These and other stats can be found on The Half Man Half Biscuit Lyrics Project website, subtitled “220 Pop Songs Chosen by Pedants”, a resource curated by Chris Rand from Cambridge, who also features in the pub. , in the regulation kit Dukla Prague. , sandwiching the Nottingham gig between Genesis at the O2 and Ipswich Town playing at home, presumably in a Venn diagram of one.
“We always get a boost in visitors to the site when there’s a new album,” says Chris, of Half Man’s latest album, The Voltarol Years. “But this one was like nothing else – three or four times the traffic we’ve ever had. Extraordinary.” Much of the discussion focused on the heartbreaking penultimate track, Slipping the Escort, where Nigel sticks his tongue out of his cheek to devastating effect on a song about an elderly couple dealing with dementia.
While some fans appreciate the band’s underdog status (even though they regularly fill mid-sized venues and their last two albums reached the UK Top 40), others are outraged that Nigel doesn’t have a wider audience. Fan Stephen Blackmore says: “I’m afraid that when they finally do, no one will know who they were. Someone has to make a documentary. There must be a lasting legacy. John has more prosaic concerns: “My only concern is that he gets knocked off his bike on a country road.”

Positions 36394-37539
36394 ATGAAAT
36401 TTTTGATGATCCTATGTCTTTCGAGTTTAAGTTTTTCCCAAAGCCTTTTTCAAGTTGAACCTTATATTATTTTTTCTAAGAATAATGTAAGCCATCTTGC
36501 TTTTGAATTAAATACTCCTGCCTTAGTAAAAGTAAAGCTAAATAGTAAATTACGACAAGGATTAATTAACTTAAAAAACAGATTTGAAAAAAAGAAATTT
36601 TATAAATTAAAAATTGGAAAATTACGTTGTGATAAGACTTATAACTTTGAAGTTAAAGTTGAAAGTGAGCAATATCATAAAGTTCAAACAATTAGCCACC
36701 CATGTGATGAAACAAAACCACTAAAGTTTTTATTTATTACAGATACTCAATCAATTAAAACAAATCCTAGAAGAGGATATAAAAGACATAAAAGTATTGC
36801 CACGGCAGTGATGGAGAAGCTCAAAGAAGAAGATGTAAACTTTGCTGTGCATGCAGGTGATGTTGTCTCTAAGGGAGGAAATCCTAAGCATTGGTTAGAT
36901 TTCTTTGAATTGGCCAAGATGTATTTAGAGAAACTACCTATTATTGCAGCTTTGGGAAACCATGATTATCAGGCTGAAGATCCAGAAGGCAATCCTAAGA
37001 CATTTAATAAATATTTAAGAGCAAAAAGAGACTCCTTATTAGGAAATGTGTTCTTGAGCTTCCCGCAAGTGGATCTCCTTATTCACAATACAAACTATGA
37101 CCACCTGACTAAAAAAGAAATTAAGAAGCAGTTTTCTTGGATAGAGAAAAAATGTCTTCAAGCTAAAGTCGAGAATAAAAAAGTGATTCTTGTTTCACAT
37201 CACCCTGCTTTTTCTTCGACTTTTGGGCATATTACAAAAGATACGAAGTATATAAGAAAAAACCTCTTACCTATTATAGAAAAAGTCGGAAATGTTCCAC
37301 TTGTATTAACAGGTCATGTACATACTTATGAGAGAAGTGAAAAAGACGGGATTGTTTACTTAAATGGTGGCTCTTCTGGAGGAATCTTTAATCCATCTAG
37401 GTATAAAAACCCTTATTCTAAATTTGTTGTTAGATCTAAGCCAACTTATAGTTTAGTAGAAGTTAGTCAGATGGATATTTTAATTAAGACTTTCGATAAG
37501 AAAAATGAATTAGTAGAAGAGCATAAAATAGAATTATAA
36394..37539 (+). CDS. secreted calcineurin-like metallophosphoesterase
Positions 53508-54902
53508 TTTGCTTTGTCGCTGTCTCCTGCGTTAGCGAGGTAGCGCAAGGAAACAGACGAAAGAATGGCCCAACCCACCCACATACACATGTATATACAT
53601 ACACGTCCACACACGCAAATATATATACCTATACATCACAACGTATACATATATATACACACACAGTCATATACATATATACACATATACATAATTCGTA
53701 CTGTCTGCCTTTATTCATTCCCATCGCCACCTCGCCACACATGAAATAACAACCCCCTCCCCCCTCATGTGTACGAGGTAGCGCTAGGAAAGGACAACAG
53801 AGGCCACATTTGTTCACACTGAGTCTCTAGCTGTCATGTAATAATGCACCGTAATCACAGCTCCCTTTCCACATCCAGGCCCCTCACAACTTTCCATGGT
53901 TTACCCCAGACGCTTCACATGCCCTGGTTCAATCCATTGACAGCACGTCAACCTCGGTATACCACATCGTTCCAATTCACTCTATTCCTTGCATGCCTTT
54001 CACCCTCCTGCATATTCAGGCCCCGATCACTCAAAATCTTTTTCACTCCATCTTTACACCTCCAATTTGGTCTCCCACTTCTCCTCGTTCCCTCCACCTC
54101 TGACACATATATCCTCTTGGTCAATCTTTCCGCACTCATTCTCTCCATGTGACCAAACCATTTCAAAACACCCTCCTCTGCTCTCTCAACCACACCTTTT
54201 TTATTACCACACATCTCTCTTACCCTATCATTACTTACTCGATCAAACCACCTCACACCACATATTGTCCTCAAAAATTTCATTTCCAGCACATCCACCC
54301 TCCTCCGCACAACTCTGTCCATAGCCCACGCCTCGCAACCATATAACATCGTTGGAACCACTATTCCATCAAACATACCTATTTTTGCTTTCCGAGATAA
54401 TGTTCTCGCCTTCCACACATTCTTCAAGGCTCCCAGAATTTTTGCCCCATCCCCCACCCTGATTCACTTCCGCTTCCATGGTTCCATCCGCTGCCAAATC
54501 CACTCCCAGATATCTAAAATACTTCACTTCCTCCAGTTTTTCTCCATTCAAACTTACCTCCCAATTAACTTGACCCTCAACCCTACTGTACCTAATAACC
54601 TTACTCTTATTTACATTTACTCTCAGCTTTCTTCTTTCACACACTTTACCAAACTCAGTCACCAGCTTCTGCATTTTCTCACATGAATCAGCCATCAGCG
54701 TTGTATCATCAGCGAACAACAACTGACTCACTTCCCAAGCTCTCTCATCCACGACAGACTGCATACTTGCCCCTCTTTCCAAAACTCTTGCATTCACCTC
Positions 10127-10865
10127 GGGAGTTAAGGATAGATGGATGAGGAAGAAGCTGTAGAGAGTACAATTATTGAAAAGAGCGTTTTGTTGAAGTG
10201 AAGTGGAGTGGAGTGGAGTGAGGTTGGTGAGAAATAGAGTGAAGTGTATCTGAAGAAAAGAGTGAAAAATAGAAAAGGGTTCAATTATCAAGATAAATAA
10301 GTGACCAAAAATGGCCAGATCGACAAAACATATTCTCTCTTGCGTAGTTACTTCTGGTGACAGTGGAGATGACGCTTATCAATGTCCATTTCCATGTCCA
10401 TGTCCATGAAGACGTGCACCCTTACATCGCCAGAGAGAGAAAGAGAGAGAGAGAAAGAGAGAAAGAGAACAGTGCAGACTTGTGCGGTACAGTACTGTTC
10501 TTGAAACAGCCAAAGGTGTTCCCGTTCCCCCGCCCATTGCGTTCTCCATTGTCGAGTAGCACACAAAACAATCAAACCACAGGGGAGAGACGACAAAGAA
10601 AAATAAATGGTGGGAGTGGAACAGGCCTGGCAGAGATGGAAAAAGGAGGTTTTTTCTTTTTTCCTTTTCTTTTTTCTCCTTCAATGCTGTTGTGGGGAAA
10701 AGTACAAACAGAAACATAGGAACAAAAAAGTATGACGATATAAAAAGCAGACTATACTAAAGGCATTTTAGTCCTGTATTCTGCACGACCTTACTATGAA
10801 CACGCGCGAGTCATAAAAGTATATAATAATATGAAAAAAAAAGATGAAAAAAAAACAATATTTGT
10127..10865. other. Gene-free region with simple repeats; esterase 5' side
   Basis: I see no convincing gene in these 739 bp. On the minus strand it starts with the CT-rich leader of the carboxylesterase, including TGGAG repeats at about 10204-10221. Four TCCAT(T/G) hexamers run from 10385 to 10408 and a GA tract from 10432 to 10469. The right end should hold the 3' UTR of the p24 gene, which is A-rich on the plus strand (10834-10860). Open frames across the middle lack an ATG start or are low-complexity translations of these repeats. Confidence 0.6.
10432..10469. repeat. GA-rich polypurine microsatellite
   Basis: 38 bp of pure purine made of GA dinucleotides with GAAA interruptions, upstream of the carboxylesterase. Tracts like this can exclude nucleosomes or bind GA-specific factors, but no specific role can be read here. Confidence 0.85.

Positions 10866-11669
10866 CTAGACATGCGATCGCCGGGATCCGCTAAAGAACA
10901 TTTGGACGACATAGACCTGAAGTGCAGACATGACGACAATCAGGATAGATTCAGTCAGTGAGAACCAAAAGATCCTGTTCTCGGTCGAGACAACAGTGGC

Since becoming a full-time follower, I’ve noticed a distinct intergenerational aspect, with parents indoctrinating their offspring. Jonas Mackay, 17, went to the Rock City concert with his dad, Shane, who spent the lockdown amassing the entire back catalog and bombarding his family with it. “I honestly think it’s something worth spreading the word about and trying to instill in my kids,” Shane says. “Do they know how much people love and appreciate them?
They do. Between the toasts and the cycling, Nigel sends me an e-mail: “The group is more than grateful that people come to watch us and especially those who go the extra mile. While statistically some of these people may have killed or practiced dark arts, they never seem to bring out that personality on the nights we play, so it’s all good from our perspective. Hats off to them.